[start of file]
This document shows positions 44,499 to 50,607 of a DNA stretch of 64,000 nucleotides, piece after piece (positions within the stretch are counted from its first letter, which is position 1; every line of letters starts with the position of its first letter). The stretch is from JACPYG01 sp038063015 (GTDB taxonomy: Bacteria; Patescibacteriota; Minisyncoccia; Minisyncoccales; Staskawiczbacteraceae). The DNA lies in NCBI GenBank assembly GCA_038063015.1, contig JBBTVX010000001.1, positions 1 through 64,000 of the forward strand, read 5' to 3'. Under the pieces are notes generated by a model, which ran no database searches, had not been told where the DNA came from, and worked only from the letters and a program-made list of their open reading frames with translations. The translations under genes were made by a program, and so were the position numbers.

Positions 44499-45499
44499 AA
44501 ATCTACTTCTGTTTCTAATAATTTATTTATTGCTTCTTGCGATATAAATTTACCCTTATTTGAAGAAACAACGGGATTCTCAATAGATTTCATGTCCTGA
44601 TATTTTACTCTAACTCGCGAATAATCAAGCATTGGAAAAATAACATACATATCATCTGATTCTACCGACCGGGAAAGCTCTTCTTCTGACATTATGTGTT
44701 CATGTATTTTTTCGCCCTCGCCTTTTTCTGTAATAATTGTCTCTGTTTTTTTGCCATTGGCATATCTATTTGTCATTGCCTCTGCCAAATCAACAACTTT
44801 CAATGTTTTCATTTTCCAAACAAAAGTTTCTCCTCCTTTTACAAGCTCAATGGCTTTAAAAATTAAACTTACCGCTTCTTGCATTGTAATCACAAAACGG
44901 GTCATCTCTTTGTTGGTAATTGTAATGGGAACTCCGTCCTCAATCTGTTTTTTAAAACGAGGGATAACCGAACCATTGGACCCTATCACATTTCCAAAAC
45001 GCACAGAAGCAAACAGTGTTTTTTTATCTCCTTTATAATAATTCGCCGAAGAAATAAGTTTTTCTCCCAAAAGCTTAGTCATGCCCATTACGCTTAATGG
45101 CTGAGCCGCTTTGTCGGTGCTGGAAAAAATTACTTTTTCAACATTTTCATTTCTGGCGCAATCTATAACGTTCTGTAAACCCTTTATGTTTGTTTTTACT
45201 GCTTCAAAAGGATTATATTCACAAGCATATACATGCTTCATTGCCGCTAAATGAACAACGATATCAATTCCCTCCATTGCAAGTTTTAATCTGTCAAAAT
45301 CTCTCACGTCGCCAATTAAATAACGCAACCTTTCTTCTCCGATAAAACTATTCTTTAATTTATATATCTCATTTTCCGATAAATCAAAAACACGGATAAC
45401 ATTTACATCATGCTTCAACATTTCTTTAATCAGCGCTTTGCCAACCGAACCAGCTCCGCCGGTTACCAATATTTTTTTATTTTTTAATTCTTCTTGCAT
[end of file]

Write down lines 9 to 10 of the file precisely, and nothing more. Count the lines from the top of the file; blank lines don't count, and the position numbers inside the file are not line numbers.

45001 GCACAGAAGCAAACAGTGTTTTTTTATCTCCTTTATAATAATTCGCCGAAGAAATAAGTTTTTCTCCCAAAAGCTTAGTCATGCCCATTACGCTTAATGG
45101 CTGAGCCGCTTTGTCGGTGCTGGAAAAAATTACTTTTTCAACATTTTCATTTCTGGCGCAATCTATAACGTTCTGTAAACCCTTTATGTTTGTTTTTACT